If they can do it to a wireless mouse, then a keyboard is actually rather straightforward. Wireless peripherals suffer from the same basic limitations and risks present in the growing legion of internet devices proliferating our society. Almost none of them have any kind of security, a fact that hackers are well aware of.
Recently, wireless security vendor Bastille has reported a critical vulnerability across at least eight major brands of wireless keyboards that allow hackers read keystrokes entered by a user from up to 250 feet away. All they need is a dongle that can be fashioned from off the shelf technology for less than a hundred dollars.
Theirs was not an especially rigorous study, and the researchers simply tested the keyboards they had readily available, so they were quick to point out that the problem may be much more widespread than their report indicates – additional testing is needed. However, their findings were disturbing enough, with the vulnerability impacting wireless keyboards made by:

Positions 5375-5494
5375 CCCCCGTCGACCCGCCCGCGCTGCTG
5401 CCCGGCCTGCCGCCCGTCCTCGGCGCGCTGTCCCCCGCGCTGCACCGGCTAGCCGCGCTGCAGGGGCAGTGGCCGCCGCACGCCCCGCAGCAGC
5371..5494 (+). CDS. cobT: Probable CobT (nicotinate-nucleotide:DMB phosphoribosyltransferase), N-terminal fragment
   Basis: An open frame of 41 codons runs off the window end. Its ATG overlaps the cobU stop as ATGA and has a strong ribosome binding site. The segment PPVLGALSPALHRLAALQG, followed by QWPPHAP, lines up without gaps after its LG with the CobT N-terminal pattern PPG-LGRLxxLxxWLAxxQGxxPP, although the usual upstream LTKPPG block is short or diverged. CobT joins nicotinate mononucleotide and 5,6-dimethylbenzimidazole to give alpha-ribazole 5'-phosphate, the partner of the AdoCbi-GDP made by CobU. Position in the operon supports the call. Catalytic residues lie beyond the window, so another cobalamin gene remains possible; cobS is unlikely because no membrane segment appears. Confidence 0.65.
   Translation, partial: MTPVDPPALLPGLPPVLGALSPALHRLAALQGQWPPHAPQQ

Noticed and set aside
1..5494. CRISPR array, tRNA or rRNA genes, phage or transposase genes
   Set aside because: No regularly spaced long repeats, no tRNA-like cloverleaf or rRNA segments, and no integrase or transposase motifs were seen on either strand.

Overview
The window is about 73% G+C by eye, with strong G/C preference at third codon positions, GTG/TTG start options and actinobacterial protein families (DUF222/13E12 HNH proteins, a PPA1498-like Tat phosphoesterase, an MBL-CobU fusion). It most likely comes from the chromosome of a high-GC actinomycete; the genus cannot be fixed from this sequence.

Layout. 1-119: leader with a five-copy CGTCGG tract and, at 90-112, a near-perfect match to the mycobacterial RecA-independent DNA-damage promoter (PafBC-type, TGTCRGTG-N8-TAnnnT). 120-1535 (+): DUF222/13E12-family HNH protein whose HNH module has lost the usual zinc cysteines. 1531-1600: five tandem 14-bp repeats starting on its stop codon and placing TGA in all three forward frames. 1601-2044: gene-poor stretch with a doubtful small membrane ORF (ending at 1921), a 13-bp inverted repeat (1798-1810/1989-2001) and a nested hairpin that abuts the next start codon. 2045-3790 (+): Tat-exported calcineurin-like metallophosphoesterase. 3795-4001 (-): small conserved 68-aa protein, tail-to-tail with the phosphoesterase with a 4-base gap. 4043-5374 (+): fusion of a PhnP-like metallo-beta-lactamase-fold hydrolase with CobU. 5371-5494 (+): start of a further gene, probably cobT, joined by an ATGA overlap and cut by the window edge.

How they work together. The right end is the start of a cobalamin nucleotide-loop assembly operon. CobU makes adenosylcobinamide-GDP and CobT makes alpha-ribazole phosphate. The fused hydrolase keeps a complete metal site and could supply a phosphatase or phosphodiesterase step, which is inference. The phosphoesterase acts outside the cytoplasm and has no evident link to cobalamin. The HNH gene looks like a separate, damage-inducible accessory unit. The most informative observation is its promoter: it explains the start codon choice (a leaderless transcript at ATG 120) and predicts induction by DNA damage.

All of these use transceivers from MOSART semiconductors, save for the keyboards made by Toshiba, which use transceivers from Signia Technologies and GE, which uses transceivers from an unknown supplier.
All of the transceivers have something in common. They all operate on the 2.4 GHz ISM radio band. This band lacks standards for how secured data should be transmitted, leaving it up to each vendor to come up with its own methodology…or not. Most vendors, being cost conscious, simply opt not to.
The researchers created a wireless dongle that fit into the attacker’s laptop that was based on an existing dongle used to control a cheap quadracopter drone. Using the modified dongle, they were able to scan for, and lock onto the signal of wireless keyboards. Once locked on, they could start capturing keystrokes from as far as 250 feet away, with an accuracy of 100%.
This underscores the incredible dangers that unsecured peripherals pose. To a determined hacker, it’s never been easier to breach your company’s defenses.